Happy Birthday, Zelda!
On Feb 21, Nintendo’s The Legend Of Zelda series celebrated its 30th anniversary. We count Zelda as one of the greatest influences in our gaming lives – having instilled in us from a young age a sense of curiosity, love of exploration and compulsive need to break pottery – so we wanted to pay tribute to the series the only way we know how: by writing about how awesome it is.
If you’re a veteran fan of the series, then we hope you’ll join us as we look back at some of the best (and most obscure) titles from Zelda’s history, and share the reason why we love this series so much. If you’re a newcomer, then we hope you can use this article as a guide to find a Zelda game you’ll enjoy, and perhaps to better understand why this adventure series is beloved by so many gamers.
Either way, we hope you’ll join us as we take this journey through Zelda’s colourful history, because, hey, it’s dangerous to go alone.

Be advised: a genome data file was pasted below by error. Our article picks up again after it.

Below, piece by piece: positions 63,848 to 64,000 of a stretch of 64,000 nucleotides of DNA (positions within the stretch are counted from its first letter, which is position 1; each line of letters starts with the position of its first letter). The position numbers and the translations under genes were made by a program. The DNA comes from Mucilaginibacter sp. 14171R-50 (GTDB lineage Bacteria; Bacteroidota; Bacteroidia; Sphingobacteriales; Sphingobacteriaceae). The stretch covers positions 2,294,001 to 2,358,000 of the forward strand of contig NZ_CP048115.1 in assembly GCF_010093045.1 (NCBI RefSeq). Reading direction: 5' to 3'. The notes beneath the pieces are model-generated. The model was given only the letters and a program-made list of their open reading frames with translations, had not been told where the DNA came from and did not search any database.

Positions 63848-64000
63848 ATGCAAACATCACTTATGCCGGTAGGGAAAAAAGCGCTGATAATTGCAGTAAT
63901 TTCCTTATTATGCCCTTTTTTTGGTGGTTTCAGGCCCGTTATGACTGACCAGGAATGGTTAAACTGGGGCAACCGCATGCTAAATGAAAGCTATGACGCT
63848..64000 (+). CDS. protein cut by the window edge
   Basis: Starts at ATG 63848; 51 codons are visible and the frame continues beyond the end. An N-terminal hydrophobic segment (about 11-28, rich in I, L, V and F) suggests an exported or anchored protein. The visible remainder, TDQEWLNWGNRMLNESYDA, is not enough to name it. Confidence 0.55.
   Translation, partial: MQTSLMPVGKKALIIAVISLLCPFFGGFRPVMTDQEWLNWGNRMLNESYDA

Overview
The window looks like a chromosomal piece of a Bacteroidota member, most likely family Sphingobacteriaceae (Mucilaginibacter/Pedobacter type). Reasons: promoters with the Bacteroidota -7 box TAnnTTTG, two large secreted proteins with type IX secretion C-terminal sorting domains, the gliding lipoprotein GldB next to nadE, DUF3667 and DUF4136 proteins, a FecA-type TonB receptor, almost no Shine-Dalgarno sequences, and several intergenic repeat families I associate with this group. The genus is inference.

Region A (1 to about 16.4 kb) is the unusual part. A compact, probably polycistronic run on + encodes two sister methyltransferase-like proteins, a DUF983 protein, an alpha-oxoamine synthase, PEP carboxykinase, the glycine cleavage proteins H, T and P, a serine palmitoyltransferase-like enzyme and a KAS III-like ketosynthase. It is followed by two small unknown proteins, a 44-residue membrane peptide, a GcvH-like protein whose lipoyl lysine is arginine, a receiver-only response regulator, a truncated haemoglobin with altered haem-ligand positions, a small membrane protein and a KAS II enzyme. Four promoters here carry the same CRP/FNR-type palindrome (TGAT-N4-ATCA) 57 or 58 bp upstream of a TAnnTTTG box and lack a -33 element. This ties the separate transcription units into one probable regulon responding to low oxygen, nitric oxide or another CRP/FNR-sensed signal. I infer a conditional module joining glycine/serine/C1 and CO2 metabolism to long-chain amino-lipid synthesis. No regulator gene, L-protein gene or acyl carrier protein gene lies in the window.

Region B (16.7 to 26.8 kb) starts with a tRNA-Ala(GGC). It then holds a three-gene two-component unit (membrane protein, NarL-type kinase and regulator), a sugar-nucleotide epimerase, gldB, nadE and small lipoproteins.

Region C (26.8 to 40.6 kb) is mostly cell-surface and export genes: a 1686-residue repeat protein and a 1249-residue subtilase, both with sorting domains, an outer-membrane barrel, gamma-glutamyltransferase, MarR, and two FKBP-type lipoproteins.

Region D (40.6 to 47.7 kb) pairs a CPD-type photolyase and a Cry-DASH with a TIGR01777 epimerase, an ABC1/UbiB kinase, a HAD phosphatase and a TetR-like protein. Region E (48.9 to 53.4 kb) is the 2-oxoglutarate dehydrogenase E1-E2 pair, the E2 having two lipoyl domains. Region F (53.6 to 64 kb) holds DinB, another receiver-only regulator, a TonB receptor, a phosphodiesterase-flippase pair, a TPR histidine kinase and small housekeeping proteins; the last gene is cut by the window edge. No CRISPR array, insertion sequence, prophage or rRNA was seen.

We can’t talk about every game in the series because Zelda has gone through many, many incarnations in its 30-year history.
If you only count the “mainline” single-player action-adventure titles Zelda is most known for, there have been 15 games in the series. If you count spinoffs like the battle-centric Hyrule Warriors and the multiplayer Tri Force Heroes, then there are over 23 games. (If you count the atrocity that is the Wand Of Gamelon, then we’re going to stop talking to you.)
Fortunately, if you’re new, then one of the great things about Zelda is that each game is a complete adventure that can be enjoyed independently of any preceding title.
All you need to know is that there are always common themes running through each title: the hero is always a boy or young man named Link, who’s clothed in green and wields a sword. Rescuing the titular Princess Zelda, in her various incarnations, is often the major story point. There are always maze-like dungeons that need to be conquered with a combination of monster-slaying might and puzzle-solving smarts. And pots? If you see them, you smash the heck out of them because they hide delicious treasures.